Science Online London #solo11

Yesterday I attended the Science Online London event at the British Library with a slight sense of trepidation. Despite my current employer I’m not exactly what you’d call science friendly! In fact the majority of my exposure to science over the years has been of the fictional kind 🙂 That said I like to think I have the ‘online’ end pretty locked down at this point and I do want to get a better idea of the interests and challenges of the more digital-minded members of the scientific community so I got on an early train to London and crossed my fingers I wouldn’t be entirely befuddled for the day.

Unfortunately I missed the opening keynote on ‘open science’ as I was a little late and there was nowhere to sit in the auditorium – even the floor space had filled up! The event was running at pretty much capacity so that isn’t really a surprise. It did give me a chance to catch up with a couple of people I know in the lobby though in a classic conference cliche scenario.

I did manage to find a spot on the floor for the panel session that was on second. This included someone contributing via Skype from the US – which worked well apart from the weird tiny avatar on the massive screen! This session was (I think) about the need for traditional publishing, peer review and the science blogging community to come together and in particular for the traditionalists to give more credit and acceptance to the work that was being done online.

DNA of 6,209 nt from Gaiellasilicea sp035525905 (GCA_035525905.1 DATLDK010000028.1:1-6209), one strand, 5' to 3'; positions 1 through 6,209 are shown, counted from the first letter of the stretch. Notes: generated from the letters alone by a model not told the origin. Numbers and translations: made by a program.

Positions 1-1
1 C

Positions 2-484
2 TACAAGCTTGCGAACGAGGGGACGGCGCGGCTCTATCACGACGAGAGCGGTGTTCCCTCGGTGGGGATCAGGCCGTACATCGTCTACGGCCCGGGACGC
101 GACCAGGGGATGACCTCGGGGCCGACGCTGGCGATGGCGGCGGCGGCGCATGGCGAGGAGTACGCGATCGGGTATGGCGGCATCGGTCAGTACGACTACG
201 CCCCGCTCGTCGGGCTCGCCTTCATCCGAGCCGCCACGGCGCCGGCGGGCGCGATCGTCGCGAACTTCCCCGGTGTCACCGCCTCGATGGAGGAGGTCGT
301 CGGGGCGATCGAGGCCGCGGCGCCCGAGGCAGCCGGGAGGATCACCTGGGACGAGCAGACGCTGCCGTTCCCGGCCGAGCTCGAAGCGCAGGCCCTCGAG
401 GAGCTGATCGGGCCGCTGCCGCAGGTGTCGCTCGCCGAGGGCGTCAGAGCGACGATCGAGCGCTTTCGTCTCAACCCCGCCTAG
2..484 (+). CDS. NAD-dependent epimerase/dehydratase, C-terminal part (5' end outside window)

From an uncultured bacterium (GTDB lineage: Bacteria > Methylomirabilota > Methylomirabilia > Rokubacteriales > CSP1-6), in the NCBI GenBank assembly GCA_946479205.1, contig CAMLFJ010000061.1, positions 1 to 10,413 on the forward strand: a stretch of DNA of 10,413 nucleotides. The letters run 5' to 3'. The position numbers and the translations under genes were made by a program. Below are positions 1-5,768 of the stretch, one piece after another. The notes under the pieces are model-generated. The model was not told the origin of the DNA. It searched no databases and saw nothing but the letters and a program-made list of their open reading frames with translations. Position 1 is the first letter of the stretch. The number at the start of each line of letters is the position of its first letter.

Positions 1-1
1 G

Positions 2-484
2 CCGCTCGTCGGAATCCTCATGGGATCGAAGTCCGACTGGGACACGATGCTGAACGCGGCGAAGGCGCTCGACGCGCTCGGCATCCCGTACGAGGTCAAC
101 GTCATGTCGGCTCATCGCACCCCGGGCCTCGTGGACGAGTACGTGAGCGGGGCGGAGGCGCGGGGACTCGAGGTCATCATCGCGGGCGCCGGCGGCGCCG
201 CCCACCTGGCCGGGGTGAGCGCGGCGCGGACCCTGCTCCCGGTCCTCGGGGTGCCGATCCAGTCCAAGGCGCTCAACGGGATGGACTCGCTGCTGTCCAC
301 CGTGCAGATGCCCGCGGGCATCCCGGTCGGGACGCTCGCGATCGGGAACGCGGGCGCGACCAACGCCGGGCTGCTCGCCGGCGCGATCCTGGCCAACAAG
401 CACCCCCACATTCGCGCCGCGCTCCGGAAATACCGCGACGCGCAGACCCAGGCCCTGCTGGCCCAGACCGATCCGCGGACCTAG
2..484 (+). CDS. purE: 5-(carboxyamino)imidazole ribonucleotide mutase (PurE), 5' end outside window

I appreciated the contributions of Ivan Oransky as while he constantly apologised for oversimplifying he did manage to boil some of the issues down into something a little more understandable for a layman like myself. [I also like the idea of Retraction Watch – great stuff and I’m sure really important as well.]

A couple of things I took away from this was that (a) not all scientists or sciences are created equal – different disciplines might require different solutions and (b) peer review is not a black/white thing. It is reasonable for a peer reviewed, published paper to have some good aspects, some poor ones and some unimportant.

All in all I found the session OK – but it assumed alot of background knowledge and more than I had. I have a decent basic understanding of some of the bigger issues around scholarly publishing, peer review, open access etc because of my JISC days but I think you needed to be in the trenches (on one side or the other) to really get something from this session.